The Quarterly of the Texas State Historical Association, Volume 8, July 1904 - April, 1905 Page: 213
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De Le6n's Expedition of 1689. 213
agasajo') these Indians some tobacco, knives, and other things, to
get them to guide us, which they did. We turned and moved
northward till sunset. Then we found in a thicket a village of
more than two hundred and fifty persons, where we tried to find
the Frenchmen, our French guide alweys serving as interpreter.
They replied that the Frenchmen had gone to the Texas Indians
four days before, and that the rest who had settled on the little
sea (which is the bay), had all died at the hands of the coast
Indians; that the Frenchmen had six houses; and that the event
had occurred three moons2 that is, three months, before; that pre-
vious to this there had been an epidemic of small-pox, of which
the most had died." The main body (el real) travelled east that
day, and halted at the place appointed by the governor, who went
eight leagues northward with the sixty men. 8.
17. Sunday, the 17th, after sleeping close by the Indian village,
we again set out to the north. After travelling five leagues, we
found some ranchos of Indians known to our French prisoner.
We found out from them by minute inquiry the route of the four
Frenchmen who were going to the Texas; we found out, moreover,
that they had passed on horseback four days before. Here a con-
sultation was held as to what decision should be reached, with the
result that it was determined, as the main force was far away and
the country unknown, to write a letter to the Frenchmen and send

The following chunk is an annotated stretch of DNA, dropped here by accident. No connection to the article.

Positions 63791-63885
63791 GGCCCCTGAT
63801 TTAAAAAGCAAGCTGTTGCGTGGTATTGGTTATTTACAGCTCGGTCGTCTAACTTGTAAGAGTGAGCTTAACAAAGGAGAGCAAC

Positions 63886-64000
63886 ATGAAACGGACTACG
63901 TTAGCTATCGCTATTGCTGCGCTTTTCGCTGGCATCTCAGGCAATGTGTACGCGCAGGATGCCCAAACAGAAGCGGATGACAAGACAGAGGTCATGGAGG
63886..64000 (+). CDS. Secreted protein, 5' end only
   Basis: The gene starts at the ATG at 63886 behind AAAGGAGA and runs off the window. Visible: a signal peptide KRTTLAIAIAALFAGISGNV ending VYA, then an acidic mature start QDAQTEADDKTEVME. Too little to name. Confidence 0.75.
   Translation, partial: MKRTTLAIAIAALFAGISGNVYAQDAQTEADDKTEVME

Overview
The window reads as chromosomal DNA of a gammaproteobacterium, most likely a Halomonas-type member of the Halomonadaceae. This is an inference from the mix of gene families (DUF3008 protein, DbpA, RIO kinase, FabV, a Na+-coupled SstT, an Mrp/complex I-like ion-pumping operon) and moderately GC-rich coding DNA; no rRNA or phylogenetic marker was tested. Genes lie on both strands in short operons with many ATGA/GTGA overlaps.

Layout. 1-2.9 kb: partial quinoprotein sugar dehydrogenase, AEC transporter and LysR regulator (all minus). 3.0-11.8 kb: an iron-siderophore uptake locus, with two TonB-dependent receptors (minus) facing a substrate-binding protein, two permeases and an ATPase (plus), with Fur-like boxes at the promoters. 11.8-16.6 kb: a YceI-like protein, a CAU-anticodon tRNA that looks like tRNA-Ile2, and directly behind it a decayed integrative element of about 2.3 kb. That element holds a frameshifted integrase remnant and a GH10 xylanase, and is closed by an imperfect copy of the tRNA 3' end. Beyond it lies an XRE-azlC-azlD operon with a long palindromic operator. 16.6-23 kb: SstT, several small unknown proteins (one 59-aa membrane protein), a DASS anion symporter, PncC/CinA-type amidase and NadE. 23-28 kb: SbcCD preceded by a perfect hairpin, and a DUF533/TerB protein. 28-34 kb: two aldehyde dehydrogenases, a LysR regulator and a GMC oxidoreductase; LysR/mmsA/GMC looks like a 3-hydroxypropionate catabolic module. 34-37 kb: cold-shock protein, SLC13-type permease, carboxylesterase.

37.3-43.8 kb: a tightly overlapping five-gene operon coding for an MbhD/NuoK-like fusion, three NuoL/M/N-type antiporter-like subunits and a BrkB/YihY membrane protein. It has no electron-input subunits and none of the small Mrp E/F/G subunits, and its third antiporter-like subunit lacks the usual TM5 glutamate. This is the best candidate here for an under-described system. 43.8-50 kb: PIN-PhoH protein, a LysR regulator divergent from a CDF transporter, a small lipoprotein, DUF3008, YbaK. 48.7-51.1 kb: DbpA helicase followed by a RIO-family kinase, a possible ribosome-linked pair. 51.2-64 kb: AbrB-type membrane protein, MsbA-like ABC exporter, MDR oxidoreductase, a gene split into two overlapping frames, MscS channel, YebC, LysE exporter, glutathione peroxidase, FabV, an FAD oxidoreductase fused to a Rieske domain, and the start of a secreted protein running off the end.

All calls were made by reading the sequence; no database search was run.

it to them by an Indian. Accordingly, the letter was written in
1The noun agasajo and the corresponding verb agasajar are used fre-
quently in the documents bearing on the Spaniards' relations with the
Indians, in reference to gifts bestowed with a view to winning the favor of
2The text has here sumas, no doubt a copyist's error for lunas. The
Letter has dos lunas, two moons.
8"These Indians [the Indians of the 'techas' incident] told how two days
previous the Frenchmen had passed by with the Tejas Indians. That very
afternoon we started in pursuit of those Frenchmen, and at sunset, we
reached the 'rancherfa' of the Toxo and Toao Indians, who told us that
the Frenchmen had passed by with the Tejas, and had been unwilling to re-
main there with them. That night we slept in the neighborhood of the
'rancherla,' and at eight in the evening some Indians came to the place
where we were, one of them dressed after the fashion of the French. And
they brought some French books, and a H1Ioly Bible." (Letter.)
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Texas State Historical Association. The Quarterly of the Texas State Historical Association, Volume 8, July 1904 - April, 1905, periodical, 1905; Austin, Texas. (texashistory.unt.edu/ark:/67531/metapth101033/m1/220/: accessed August 21, 2017), University of North Texas Libraries, The Portal to Texas History, texashistory.unt.edu; crediting Texas State Historical Association.